Rick Mason as Al Lewis and Dennis Wickline as Willie Clark in Neil Simon's "The Sunshine Boys. " Photo: Broadway Onstage Live Theatre

'Boys Will Be Boys' In American Comedy Classic

By John Quinn

The Critic's first love was not the theater, but a 1949 Admiral television. Sid Caesar's death Feb. 12 brought on a wave of nostalgia for a time a family, even the toddlers, could watch a series like "Your Show of Shows" and be delighted by his blend of sophisticated humor with sheer slapstick. But few people read the credits, and I only recently discovered that the wealth of writing talent on his team included such luminaries as Mel Brooks, Woody Allen and Neil Simon.

Ah, yes, Neil Simon! He's one of the most honored writers in stage, screen and television. There's never a dull moment in a Simon play, and a visit to Eastpointe's Broadway Onstage Live Theatre only confirms that. Company founder Dennis Wickline teams up with Rick Mason as the title characters in Simon's 1972 Broadway hit, "The Sunshine Boys."

The comedy team of Lewis and Clark, the "Sunshine Boys," was the toast of vaudeville for over 40 years. A tribute to the duo (voiced here by local radio legend Paul W. Smith) notes, "Lewis without Clark is like laughter without joy." Well, Willie Clark (Wickline) has been without Al Lewis (Mason) for 11 years, not since Al suddenly announced his retirement after a performance on "The Ed Sullivan Show." It's now 1972, and Willie resides in a Manhattan hotel that's seen better days. His nephew/agent, Ben (John Arden McClure), arrives with an opportunity. CBS is producing a series on the history of comedy, and wants to feature a classic skit by Lewis and Clark. The catch - 40 years together resulted in a mutual hate. Any reunion is going to be a powder keg, and Willie and Al are both holding matches.

Simon is a master of comic structure, and actors in his works need to be masters of timing. In directing his title characters, Christopher Oakley has taken the basic chemistry apparent between Wickline and Mason and hit the right timing for a vaudeville team. Once the pace recovers from a few stumbles in the first part of the second scene, the rapid-fire insults and strained emotions flesh out one of the playwright's recurring themes: relations between men are competitive.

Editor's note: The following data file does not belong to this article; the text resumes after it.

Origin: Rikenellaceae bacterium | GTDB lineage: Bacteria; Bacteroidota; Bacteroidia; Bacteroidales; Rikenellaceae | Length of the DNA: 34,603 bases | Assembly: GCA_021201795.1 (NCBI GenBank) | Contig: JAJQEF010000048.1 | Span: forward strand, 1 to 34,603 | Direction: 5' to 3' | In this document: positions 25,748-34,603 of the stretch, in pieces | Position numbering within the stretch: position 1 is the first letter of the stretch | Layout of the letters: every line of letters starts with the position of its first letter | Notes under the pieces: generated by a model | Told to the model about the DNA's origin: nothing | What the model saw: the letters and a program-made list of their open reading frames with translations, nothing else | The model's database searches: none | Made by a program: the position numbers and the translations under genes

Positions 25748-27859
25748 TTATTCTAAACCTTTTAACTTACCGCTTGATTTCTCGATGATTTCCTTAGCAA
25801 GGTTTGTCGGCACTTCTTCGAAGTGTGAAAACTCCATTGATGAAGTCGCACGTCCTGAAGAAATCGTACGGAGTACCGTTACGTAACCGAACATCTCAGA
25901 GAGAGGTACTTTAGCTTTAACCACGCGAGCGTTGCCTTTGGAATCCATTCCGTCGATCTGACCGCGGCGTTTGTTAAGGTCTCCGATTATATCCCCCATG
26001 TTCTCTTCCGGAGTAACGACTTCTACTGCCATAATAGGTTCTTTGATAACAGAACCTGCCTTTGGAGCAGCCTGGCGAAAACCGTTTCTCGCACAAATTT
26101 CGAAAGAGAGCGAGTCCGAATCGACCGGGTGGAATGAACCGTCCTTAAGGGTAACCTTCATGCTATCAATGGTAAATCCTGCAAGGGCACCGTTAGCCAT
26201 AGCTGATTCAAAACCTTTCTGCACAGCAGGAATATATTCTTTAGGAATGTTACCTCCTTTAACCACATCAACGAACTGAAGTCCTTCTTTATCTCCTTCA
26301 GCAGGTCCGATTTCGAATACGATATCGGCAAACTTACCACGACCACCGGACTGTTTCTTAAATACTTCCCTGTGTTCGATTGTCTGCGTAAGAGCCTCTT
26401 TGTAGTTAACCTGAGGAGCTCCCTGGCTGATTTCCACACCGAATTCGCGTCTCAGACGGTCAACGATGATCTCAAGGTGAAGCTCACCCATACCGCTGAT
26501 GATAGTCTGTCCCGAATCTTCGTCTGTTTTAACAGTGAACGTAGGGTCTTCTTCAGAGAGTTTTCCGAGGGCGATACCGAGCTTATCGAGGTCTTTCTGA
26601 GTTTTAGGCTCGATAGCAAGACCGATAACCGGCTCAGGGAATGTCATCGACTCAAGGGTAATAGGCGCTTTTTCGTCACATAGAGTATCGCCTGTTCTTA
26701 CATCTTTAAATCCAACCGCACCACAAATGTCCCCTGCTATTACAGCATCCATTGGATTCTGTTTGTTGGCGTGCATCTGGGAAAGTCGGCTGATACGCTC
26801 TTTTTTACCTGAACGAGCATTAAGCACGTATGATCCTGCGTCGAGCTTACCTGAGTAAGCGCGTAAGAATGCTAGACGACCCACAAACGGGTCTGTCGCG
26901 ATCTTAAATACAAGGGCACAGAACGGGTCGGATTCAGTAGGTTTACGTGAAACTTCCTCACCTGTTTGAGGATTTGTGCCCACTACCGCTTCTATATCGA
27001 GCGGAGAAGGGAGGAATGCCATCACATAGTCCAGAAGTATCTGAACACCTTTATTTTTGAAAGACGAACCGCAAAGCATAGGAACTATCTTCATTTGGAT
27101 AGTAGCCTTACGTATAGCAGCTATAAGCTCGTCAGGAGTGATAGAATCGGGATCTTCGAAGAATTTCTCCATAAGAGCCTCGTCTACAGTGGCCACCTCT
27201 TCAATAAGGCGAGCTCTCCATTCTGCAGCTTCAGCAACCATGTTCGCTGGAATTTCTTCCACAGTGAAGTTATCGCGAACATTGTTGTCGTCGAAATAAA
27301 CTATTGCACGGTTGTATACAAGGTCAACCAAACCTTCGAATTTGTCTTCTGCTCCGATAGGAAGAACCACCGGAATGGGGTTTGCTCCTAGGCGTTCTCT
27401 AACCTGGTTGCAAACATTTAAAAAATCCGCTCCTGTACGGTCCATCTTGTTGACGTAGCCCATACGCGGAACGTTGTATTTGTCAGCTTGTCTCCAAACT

The supporting cast is generally in sync with the leads, especially Broadway Onstage regular Sharron Nelson as a generously endowed actress hired to play a nurse in the Doctor sketch. The character is the stereotypical blonde countering a lecherous employer; effectively playing sexy and dumb requires acting techniques drawn from vaudeville and even burlesque. Nelson adds just the right amount of the risque.

One might note that the curmudgeons agree on at least one thing: Rehearsal is everything. That curtain call could use a few more run-throughs.

The squabbling between Lewis and Clark does indeed involve both laughter and joy. Simon, like the other writers of his generation, grounded their material in character and situation, without relying on the current kick, shock comedy. The difference is remarkable. I read this quote from Sid Caesar referenced at the time of his passing: "The things I see now on TV and movies are so outlandish. Kids doing rude things with pies! And the language they use! It's being outrageous for the sake of being outrageous I can't watch it ..." If any of you out there are plagued with 150 TV channels and nothing worth watching, take a hint from the Encore Michigan slogan, "We'll see you at the theater!"

'The Sunshine Boys'

Broadway Onstage Live Theatre, 21517 Kelly Road, Eastpointe. 8 p.m. Friday-Saturday through March 22. 1 hour, 50 minutes. $18. 586-771-6333. http://www.broadwayonstage.com

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